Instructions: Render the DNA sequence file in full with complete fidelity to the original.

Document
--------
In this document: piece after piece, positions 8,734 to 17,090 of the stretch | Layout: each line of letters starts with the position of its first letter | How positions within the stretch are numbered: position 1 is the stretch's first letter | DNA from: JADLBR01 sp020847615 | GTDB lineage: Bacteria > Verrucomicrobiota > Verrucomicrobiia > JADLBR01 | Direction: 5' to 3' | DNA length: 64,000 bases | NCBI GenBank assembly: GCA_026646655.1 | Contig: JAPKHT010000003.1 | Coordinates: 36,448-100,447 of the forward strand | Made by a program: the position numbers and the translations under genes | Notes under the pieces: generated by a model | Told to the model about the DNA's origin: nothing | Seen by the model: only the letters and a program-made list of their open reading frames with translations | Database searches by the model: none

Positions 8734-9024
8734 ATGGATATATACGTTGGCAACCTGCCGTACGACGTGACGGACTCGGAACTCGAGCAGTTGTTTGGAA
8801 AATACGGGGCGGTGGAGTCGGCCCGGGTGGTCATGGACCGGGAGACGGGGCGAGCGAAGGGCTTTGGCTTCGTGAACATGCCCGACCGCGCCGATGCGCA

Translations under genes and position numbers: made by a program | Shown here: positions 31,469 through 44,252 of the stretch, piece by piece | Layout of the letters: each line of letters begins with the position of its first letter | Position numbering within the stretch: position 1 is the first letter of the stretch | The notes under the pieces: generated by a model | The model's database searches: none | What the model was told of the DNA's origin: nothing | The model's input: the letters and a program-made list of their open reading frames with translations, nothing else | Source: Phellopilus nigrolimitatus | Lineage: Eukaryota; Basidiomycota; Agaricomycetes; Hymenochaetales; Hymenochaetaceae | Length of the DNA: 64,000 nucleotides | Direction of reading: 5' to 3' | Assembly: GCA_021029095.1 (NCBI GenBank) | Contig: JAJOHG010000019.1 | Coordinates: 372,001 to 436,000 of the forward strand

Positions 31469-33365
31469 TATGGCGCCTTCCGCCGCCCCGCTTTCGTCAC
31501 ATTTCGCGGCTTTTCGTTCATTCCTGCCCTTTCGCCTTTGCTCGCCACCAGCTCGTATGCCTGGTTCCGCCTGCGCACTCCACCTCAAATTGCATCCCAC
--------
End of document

In this document: piece after piece, positions 8,734 to 17,090 of the stretch | Layout: each line of letters starts with the position of its first letter | How positions within the stretch are numbered: position 1 is the stretch's first letter | DNA from: JADLBR01 sp020847615 | GTDB lineage: Bacteria > Verrucomicrobiota > Verrucomicrobiia > JADLBR01 | Direction: 5' to 3' | DNA length: 64,000 bases | NCBI GenBank assembly: GCA_026646655.1 | Contig: JAPKHT010000003.1 | Coordinates: 36,448-100,447 of the forward strand | Made by a program: the position numbers and the translations under genes | Notes under the pieces: generated by a model | Told to the model about the DNA's origin: nothing | Seen by the model: only the letters and a program-made list of their open reading frames with translations | Database searches by the model: none

Positions 8734-9024
8734 ATGGATATATACGTTGGCAACCTGCCGTACGACGTGACGGACTCGGAACTCGAGCAGTTGTTTGGAA
8801 AATACGGGGCGGTGGAGTCGGCCCGGGTGGTCATGGACCGGGAGACGGGGCGAGCGAAGGGCTTTGGCTTCGTGAACATGCCCGACCGCGCCGATGCGCA

Translations under genes and position numbers: made by a program | Shown here: positions 31,469 through 44,252 of the stretch, piece by piece | Layout of the letters: each line of letters begins with the position of its first letter | Position numbering within the stretch: position 1 is the first letter of the stretch | The notes under the pieces: generated by a model | The model's database searches: none | What the model was told of the DNA's origin: nothing | The model's input: the letters and a program-made list of their open reading frames with translations, nothing else | Source: Phellopilus nigrolimitatus | Lineage: Eukaryota; Basidiomycota; Agaricomycetes; Hymenochaetales; Hymenochaetaceae | Length of the DNA: 64,000 nucleotides | Direction of reading: 5' to 3' | Assembly: GCA_021029095.1 (NCBI GenBank) | Contig: JAJOHG010000019.1 | Coordinates: 372,001 to 436,000 of the forward strand

Positions 31469-33365
31469 TATGGCGCCTTCCGCCGCCCCGCTTTCGTCAC
31501 ATTTCGCGGCTTTTCGTTCATTCCTGCCCTTTCGCCTTTGCTCGCCACCAGCTCGTATGCCTGGTTCCGCCTGCGCACTCCACCTCAAATTGCATCCCAC